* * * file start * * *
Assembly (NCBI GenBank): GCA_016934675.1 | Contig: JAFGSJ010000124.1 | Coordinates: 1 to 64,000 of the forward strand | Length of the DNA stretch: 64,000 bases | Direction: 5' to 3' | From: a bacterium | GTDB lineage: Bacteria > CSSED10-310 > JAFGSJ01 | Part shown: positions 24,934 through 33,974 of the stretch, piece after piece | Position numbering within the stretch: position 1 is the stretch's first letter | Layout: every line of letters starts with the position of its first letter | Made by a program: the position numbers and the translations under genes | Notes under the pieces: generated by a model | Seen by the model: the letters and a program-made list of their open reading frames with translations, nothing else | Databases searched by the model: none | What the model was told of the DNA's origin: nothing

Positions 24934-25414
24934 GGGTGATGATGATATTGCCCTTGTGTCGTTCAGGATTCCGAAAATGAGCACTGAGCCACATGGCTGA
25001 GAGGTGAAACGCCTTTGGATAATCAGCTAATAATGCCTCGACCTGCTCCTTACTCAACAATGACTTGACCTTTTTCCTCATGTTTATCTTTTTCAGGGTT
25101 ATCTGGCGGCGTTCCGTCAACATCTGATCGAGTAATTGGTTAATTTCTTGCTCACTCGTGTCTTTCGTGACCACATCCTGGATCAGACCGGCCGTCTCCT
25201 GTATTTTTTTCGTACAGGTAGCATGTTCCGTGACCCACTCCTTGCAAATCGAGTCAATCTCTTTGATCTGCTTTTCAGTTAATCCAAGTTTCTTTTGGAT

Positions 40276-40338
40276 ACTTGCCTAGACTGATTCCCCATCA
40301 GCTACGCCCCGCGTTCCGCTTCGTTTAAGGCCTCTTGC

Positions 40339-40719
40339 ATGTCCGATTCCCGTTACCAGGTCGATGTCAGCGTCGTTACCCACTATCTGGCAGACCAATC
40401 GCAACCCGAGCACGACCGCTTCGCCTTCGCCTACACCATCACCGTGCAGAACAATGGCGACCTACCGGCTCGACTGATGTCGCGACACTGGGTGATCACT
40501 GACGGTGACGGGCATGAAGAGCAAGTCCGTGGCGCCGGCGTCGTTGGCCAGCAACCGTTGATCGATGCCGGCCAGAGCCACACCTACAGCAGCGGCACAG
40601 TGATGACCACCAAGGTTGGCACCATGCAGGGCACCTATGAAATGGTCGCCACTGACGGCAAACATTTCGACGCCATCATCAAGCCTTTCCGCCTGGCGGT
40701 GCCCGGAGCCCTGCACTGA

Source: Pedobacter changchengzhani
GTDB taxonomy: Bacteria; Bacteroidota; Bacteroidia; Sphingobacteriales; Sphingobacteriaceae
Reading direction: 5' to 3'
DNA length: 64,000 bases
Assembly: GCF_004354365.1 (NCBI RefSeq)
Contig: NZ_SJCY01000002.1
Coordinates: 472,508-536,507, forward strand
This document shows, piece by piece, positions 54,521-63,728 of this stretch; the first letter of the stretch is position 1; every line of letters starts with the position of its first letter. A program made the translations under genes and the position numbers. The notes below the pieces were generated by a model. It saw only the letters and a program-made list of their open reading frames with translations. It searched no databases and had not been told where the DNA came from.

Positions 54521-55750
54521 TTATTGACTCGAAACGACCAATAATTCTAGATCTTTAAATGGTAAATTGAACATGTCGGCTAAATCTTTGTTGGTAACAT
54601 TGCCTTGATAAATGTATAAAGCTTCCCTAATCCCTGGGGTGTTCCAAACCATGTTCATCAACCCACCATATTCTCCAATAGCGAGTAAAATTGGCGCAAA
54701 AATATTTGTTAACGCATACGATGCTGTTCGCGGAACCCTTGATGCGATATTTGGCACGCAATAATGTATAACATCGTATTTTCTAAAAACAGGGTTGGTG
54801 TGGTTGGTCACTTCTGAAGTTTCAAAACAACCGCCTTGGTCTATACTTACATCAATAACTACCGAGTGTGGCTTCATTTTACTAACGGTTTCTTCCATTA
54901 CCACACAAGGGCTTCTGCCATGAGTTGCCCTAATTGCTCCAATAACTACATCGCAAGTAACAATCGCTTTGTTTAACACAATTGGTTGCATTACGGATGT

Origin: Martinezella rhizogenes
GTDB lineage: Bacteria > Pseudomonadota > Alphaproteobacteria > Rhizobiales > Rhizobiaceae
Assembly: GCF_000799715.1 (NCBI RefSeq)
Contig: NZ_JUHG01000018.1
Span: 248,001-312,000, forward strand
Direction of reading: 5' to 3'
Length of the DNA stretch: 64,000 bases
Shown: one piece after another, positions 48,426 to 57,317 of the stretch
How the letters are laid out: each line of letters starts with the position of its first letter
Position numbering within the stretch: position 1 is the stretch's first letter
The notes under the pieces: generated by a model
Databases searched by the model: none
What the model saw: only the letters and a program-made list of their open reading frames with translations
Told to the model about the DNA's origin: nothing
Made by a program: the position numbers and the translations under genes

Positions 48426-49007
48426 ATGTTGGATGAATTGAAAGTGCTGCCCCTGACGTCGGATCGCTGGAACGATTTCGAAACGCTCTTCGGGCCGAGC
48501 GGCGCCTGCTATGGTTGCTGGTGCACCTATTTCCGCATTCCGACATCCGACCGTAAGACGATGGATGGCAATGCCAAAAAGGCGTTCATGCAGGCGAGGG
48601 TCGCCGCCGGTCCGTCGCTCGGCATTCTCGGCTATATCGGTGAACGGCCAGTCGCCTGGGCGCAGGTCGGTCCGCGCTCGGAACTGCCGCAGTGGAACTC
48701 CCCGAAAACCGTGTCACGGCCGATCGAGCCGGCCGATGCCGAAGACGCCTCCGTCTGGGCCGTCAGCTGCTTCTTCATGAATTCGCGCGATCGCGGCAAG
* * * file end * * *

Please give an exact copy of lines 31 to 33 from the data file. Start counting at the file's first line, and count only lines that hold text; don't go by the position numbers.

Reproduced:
GTDB lineage: Bacteria > Pseudomonadota > Alphaproteobacteria > Rhizobiales > Rhizobiaceae
Assembly: GCF_000799715.1 (NCBI RefSeq)
Contig: NZ_JUHG01000018.1